- Have another.
Natural History Museum
- A large, ornate building in South Kensington is the Natural History Museum.
- The entrance hall shows off the beautiful architecture of the building, but let's face it, this museum is famous for a reason, and that is it's impressive dinosaur skeleton collection.
- Most importantly, this complete, and very impressive, 25 metre diplodocus skeleton that runs the entire length of the entrance hall. Sauropods are definitely my favourites, and short (or not) of a brachiosaurus, diplodocus is about as close as you can get to my personal ideal. What a welcome.
- Smile for the camera. This is the skeleton that was originally incorrectly mounted with its tail dragging instead of being elevated.
- A giant ground sloth. These are mammles, not dinosaurs, sorry. Fear not, I shall get back to them.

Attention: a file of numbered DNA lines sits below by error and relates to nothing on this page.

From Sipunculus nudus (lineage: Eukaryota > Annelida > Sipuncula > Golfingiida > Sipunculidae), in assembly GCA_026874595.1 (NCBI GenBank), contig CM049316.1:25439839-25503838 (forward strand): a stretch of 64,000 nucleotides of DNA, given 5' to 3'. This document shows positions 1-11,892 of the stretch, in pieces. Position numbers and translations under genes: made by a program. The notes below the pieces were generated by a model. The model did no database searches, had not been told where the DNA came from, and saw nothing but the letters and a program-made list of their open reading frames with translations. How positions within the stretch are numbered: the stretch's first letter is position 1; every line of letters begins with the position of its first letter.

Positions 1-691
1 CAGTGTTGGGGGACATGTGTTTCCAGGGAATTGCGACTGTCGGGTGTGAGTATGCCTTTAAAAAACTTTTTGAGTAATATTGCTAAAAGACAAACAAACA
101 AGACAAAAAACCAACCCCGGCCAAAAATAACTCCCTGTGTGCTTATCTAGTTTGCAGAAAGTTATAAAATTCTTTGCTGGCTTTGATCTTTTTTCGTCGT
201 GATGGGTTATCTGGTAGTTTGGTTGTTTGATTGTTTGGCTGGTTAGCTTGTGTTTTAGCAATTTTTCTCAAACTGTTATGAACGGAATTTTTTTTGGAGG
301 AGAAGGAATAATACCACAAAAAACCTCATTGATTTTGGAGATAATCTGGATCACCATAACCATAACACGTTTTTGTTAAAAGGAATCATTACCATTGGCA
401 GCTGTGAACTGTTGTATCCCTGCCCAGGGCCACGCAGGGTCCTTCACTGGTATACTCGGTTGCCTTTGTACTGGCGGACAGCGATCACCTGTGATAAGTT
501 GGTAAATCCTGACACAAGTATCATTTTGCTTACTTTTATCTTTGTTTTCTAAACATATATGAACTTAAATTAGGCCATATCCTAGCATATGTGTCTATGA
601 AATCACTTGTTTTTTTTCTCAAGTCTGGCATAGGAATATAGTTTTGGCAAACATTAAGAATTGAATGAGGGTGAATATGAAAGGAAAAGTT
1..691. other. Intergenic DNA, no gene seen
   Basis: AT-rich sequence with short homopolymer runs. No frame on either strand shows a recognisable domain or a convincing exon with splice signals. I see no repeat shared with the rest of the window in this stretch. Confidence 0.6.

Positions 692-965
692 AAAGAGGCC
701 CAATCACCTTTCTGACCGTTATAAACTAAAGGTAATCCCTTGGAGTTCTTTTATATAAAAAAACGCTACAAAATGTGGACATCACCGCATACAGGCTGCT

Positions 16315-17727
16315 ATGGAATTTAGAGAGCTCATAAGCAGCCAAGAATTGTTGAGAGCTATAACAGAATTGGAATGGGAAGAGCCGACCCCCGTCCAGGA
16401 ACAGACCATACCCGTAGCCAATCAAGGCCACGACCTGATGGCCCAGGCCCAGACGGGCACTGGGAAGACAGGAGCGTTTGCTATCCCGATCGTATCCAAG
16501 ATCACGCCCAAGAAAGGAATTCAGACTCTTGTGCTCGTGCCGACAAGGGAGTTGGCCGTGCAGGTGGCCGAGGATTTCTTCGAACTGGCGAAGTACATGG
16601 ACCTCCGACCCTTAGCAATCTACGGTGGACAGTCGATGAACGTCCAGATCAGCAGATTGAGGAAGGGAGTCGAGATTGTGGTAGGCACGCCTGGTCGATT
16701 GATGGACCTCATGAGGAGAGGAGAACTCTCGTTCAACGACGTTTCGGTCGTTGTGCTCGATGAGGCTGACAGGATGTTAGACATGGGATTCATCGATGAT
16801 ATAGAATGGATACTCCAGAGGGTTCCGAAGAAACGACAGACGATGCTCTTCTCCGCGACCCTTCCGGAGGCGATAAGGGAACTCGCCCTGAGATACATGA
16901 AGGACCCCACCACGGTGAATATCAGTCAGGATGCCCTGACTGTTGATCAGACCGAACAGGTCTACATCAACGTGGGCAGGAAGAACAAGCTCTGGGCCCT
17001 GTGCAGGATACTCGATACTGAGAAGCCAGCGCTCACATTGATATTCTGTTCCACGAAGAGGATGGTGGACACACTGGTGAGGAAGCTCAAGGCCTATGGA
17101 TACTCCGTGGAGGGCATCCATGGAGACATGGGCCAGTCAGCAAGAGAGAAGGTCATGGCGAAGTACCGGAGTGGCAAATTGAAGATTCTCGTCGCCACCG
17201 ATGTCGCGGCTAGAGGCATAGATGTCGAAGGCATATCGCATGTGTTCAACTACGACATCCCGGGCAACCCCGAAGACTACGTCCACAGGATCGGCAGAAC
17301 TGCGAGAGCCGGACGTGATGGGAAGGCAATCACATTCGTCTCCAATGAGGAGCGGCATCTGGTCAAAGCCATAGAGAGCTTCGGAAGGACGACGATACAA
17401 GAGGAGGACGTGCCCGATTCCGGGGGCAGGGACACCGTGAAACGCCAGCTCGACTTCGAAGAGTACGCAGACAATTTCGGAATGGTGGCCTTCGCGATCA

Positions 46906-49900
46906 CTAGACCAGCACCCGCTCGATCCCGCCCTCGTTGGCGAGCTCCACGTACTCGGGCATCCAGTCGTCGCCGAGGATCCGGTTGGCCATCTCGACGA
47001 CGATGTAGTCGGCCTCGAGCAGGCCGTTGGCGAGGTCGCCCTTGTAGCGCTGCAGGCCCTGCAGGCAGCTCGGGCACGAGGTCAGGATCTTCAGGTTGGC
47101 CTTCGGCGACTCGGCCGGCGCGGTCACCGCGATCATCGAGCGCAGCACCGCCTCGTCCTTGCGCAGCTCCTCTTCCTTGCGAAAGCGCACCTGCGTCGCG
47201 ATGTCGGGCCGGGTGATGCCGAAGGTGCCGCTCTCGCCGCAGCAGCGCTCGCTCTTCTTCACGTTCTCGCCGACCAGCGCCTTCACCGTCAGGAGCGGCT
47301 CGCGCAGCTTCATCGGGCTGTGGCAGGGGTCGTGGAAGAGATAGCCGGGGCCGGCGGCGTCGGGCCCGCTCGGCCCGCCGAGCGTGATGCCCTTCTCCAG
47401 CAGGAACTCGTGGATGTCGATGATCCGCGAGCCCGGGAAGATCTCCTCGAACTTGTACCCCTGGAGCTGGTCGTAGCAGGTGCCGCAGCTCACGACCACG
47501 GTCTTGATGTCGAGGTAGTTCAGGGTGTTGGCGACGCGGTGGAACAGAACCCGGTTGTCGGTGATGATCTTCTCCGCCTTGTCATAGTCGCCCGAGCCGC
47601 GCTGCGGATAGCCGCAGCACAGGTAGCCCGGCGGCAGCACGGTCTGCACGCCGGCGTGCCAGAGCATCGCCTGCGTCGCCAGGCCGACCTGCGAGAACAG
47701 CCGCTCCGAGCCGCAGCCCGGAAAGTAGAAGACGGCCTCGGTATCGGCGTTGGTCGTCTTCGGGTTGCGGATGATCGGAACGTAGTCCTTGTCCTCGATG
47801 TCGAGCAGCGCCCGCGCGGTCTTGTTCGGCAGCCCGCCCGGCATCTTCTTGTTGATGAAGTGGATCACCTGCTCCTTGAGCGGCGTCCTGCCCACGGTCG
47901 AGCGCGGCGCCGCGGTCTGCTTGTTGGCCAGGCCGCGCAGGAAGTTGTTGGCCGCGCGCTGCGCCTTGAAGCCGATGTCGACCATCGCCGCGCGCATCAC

- And another.
- Heading back towards dinosaurs, this is an opthalmosaurus.
- And getting even closer, this is a plesiosaur.
- Camarasaurus, a smaller relative of the diplodocus - only (!) 17 metres long, and 25 tons.
- Triceratops - my childhood favourite.
- An iguanadon, named because the spiked thumb was originally thought to be on its nose, like an iguana's. This particular example is mounted upright, although it would normally be on all-fours, except when running or reaching. The tail of this skeleton is broken to allow it to stand (incorrectly) upright.
- In a more normal pose.
- Allosaurus, one of the more common carnivores.
- Albertosaurus, part way between an allosaur and a tyrannosaur.
- A young (and small) stegosaurus, showing its trademark back plates, tail spikes, and abnormally small head.
- A rare and beautifully preserved tyrannosaurus skull, next to his lunch; triceratops.
- The child frightener, with a human on the walkway for scale. End of the dinosaurs, sorry.
- The usual suspects for scale...
- ...next to a complete model of a blue whale, taking up almost a whole wing of the museum.
- Whale skeletons, with a grey whale near the camera, and a blue whale at the top. Some dolphins are at the end for scale.
This gallery is incomplete due to time constraints. See next year's gallery for more pictures.
Well, this was why we were here, after all :)